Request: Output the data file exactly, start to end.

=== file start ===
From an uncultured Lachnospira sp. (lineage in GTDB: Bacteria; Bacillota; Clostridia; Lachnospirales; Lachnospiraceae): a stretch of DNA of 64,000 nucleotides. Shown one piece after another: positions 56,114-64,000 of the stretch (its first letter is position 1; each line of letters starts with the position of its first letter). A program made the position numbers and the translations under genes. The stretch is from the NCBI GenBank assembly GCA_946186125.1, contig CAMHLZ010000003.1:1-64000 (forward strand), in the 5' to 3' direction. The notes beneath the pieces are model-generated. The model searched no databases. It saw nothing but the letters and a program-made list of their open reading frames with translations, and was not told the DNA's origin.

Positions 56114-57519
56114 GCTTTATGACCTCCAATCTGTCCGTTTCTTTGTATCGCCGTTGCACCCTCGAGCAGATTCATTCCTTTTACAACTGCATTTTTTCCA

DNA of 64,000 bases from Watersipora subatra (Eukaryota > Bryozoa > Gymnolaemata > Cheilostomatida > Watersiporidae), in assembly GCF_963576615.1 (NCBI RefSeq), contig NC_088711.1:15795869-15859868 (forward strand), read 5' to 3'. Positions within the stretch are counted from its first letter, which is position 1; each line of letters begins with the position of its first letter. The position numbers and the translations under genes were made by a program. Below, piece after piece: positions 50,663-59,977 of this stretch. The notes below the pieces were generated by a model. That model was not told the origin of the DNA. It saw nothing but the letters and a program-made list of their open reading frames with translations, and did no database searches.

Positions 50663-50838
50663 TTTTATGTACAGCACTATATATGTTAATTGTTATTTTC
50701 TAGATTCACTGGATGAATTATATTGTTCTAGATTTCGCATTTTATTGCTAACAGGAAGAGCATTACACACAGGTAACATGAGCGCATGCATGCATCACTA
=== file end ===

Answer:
From an uncultured Lachnospira sp. (lineage in GTDB: Bacteria; Bacillota; Clostridia; Lachnospirales; Lachnospiraceae): a stretch of DNA of 64,000 nucleotides. Shown one piece after another: positions 56,114-64,000 of the stretch (its first letter is position 1; each line of letters starts with the position of its first letter). A program made the position numbers and the translations under genes. The stretch is from the NCBI GenBank assembly GCA_946186125.1, contig CAMHLZ010000003.1:1-64000 (forward strand), in the 5' to 3' direction. The notes beneath the pieces are model-generated. The model searched no databases. It saw nothing but the letters and a program-made list of their open reading frames with translations, and was not told the DNA's origin.

Positions 56114-57519
56114 GCTTTATGACCTCCAATCTGTCCGTTTCTTTGTATCGCCGTTGCACCCTCGAGCAGATTCATTCCTTTTACAACTGCATTTTTTCCA

DNA of 64,000 bases from Watersipora subatra (Eukaryota > Bryozoa > Gymnolaemata > Cheilostomatida > Watersiporidae), in assembly GCF_963576615.1 (NCBI RefSeq), contig NC_088711.1:15795869-15859868 (forward strand), read 5' to 3'. Positions within the stretch are counted from its first letter, which is position 1; each line of letters begins with the position of its first letter. The position numbers and the translations under genes were made by a program. Below, piece after piece: positions 50,663-59,977 of this stretch. The notes below the pieces were generated by a model. That model was not told the origin of the DNA. It saw nothing but the letters and a program-made list of their open reading frames with translations, and did no database searches.

Positions 50663-50838
50663 TTTTATGTACAGCACTATATATGTTAATTGTTATTTTC
50701 TAGATTCACTGGATGAATTATATTGTTCTAGATTTCGCATTTTATTGCTAACAGGAAGAGCATTACACACAGGTAACATGAGCGCATGCATGCATCACTA